Stop emotional eating: Write a 5 x 5 listiStock/lolostock
Distraction gets a bad rap in our culture: it’s associated with mindless behavior like texting while driving (or walking, for that matter) or with a lack of focus. But distraction—when it means redirecting our attention in a focused, purposeful way—can be one of your best weapons against emotional eating. It “can shake loose thoughts of eating and put an end to the loop of food chatter that makes you mindlessly munch,” writes Dr. Albers in 50 More Ways. “By giving yourself something else to do or focus on, you give yourself time for the thought about food or the emotion driving you to eat to cool down and dissipate.” Trying this exercise: Take out a piece of paper, and write down five quick lists of five items each: five people you can call when you feel down, upset, or angry; five ways to relax (ex: take a hot shower); five places to go to calm down (ex: your porch); five things you can say to yourself under stress (ex: “This too will pass”); and five activities to distract yourself (ex: watch a show on Netflix). Display this list on your refrigerator or a kitchen cabinet. Next time you’re driven to snack to soothe yourself, look at the list, and choose one of the 25. Do it for five minutes, and be sure to give it your entire attention.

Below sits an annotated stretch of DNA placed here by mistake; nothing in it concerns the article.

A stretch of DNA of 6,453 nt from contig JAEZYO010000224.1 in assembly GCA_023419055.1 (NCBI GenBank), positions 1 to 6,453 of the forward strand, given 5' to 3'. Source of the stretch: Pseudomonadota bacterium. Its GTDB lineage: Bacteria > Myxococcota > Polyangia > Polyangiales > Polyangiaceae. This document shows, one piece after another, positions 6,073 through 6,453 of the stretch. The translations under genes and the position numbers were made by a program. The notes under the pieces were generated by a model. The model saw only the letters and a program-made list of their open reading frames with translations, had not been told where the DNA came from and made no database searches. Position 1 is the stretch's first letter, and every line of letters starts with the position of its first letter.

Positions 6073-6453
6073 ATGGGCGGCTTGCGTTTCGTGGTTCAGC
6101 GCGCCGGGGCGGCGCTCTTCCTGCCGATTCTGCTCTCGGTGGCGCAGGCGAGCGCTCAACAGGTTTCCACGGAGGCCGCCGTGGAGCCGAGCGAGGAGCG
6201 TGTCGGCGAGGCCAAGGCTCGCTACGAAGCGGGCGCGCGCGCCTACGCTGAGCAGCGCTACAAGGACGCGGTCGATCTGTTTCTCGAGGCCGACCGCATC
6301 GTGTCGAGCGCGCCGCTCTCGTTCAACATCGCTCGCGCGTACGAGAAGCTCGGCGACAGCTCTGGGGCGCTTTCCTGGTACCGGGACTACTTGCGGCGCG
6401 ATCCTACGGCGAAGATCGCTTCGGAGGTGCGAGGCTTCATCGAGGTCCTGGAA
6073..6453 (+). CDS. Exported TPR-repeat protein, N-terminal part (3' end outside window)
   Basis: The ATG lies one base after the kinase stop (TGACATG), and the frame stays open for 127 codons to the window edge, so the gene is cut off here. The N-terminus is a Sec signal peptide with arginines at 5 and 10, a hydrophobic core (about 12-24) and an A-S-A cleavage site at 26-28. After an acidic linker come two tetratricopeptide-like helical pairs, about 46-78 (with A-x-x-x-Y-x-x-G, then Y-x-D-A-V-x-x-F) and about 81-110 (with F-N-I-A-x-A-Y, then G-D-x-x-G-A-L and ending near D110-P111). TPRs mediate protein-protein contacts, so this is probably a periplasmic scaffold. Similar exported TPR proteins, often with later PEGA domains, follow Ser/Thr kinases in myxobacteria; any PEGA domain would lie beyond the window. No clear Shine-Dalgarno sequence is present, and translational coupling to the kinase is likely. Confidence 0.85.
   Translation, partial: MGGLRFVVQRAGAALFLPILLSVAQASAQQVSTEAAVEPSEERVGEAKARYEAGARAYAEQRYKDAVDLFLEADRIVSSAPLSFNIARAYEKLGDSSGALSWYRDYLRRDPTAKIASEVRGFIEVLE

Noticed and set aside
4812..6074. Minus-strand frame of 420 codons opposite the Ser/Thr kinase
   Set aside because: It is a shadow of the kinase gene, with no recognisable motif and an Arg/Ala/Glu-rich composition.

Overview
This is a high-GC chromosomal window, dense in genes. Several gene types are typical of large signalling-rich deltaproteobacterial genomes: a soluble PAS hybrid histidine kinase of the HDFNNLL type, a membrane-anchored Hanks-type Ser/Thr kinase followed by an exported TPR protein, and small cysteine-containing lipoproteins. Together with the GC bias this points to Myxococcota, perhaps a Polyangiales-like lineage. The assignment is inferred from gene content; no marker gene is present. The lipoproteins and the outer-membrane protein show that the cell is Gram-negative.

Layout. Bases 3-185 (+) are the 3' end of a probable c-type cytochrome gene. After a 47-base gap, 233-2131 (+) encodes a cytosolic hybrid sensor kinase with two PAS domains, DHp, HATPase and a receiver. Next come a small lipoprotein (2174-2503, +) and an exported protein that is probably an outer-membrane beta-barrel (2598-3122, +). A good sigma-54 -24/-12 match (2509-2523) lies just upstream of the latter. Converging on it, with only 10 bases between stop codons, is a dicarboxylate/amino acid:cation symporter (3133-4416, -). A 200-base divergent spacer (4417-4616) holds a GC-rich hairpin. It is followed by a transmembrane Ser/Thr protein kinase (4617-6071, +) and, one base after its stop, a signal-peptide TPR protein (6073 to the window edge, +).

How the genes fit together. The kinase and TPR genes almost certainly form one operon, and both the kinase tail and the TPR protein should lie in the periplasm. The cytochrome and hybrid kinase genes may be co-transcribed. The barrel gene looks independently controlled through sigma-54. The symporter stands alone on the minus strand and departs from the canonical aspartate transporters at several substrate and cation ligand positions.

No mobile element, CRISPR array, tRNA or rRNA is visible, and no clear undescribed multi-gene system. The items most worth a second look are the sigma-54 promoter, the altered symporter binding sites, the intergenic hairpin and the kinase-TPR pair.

Stop emotional eating: Map out the emotional territory ahead of youiStock/RoBeDeRo
Sometime over the weekend, sit down, grab a piece of paper and a pen or pencil, and sketch out your route for the next week (successful people do this, too!). Not streets and highways: Just create a rough map that contains all your planned stops (work, school for a parent-teacher conference, doctor’s appointment, movie theater with the family) as well as possible detours (a supermarket trip, a mall run). Then, select an icon that symbolizes emotional eating—Dr. Albers suggests a doughnut—and put one at the places (a meeting to ask your boss for a raise, brunch with your in-laws) that could trigger emotional eating. “Having a map laid out for your week that clearly identifies problematic events may help you be aware of them,” writes Dr. Albers. Then, plan ahead. If you know you’re likely to stress-eat at brunch, for instance, look at the restaurant’s menu online beforehand and select a delicious yet healthy option so you don’t binge on Eggs Benedict. Here are some things geniuses do every day that you may want to add to your to-do list, too.